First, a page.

On September 28, California’s SB 327 was signed by the governor, making it the first such law in the U.S. mandating internet of things (IoT) device manufacturing security provisions (a similar, though more extensive, federal bill known as the Internet of Things (IoT) Cybersecurity Improvement Act of 2017 still sits with the Committee on Homeland Security and Governmental Affairs, and I have not seen any recent activity on its development).
The new California law states that connected devices must be manufactured with “reasonable” security features. This means IoT device makers may need to start providing unique preprogrammed device passwords (instead of default passwords) or embedding functions that force users to authenticate before access is granted to the device for the first time.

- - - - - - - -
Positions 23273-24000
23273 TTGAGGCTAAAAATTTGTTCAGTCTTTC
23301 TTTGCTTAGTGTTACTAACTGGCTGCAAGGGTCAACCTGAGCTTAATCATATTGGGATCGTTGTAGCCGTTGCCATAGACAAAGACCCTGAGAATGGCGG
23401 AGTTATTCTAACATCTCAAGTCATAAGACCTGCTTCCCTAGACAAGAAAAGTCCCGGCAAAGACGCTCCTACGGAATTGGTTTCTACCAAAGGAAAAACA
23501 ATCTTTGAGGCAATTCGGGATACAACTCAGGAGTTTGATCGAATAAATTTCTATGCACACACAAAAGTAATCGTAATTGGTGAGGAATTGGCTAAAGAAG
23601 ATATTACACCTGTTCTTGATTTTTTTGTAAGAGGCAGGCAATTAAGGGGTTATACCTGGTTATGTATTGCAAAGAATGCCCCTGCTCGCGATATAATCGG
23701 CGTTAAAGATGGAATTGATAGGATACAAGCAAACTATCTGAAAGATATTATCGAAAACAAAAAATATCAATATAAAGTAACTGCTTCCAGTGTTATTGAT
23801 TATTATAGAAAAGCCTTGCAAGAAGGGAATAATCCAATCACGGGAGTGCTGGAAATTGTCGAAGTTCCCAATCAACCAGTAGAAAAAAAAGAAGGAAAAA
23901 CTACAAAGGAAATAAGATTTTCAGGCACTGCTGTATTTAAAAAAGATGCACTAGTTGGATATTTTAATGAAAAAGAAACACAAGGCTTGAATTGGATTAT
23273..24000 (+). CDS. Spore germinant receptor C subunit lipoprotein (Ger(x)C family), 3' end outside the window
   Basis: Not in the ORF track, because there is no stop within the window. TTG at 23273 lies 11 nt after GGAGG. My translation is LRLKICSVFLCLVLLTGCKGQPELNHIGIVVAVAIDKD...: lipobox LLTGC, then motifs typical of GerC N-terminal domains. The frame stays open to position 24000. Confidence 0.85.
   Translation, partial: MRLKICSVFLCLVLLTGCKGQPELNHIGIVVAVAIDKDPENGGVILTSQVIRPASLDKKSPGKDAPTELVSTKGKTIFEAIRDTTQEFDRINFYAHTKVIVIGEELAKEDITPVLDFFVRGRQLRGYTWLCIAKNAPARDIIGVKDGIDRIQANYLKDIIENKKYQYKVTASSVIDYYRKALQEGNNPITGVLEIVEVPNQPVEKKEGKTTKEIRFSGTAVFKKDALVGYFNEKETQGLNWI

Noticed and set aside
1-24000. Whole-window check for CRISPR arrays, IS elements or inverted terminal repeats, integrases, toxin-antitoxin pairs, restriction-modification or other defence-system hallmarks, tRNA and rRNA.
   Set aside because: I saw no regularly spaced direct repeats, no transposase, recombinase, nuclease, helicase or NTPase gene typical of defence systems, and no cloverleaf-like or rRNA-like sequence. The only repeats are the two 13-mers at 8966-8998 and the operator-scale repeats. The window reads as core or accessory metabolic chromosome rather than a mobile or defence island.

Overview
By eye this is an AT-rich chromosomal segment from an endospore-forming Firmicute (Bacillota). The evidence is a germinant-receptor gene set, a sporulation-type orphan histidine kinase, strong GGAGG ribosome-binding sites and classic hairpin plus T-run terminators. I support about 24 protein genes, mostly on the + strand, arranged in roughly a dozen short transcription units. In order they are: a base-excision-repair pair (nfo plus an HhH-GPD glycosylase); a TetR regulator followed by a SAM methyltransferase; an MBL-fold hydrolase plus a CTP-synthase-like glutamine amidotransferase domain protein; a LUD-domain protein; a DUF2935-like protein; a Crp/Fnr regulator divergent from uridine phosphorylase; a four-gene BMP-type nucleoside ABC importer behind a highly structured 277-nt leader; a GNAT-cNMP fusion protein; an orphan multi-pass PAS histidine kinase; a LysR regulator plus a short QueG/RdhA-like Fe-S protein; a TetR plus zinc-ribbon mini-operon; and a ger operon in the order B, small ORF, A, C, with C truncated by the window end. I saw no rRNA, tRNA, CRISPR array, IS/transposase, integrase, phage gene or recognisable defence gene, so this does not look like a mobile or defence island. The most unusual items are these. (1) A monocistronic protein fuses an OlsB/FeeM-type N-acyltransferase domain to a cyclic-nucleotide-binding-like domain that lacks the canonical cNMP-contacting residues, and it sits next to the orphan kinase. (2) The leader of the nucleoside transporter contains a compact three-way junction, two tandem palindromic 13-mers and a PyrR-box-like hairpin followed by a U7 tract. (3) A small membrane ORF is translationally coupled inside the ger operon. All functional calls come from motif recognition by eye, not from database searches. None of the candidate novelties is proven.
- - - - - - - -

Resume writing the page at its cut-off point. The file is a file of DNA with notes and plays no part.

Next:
Existing California law already compels businesses to implement and maintain reasonable cybersecurity procedures appropriate to the nature of the collected data, but the new legislation applies specifically to “things.” I’ve seen critics of the new law point out that the requirements are vague, neglect encryption and don’t address underlying bad practices that are fueling the problem.
But pretty much everyone agrees there is a problem.
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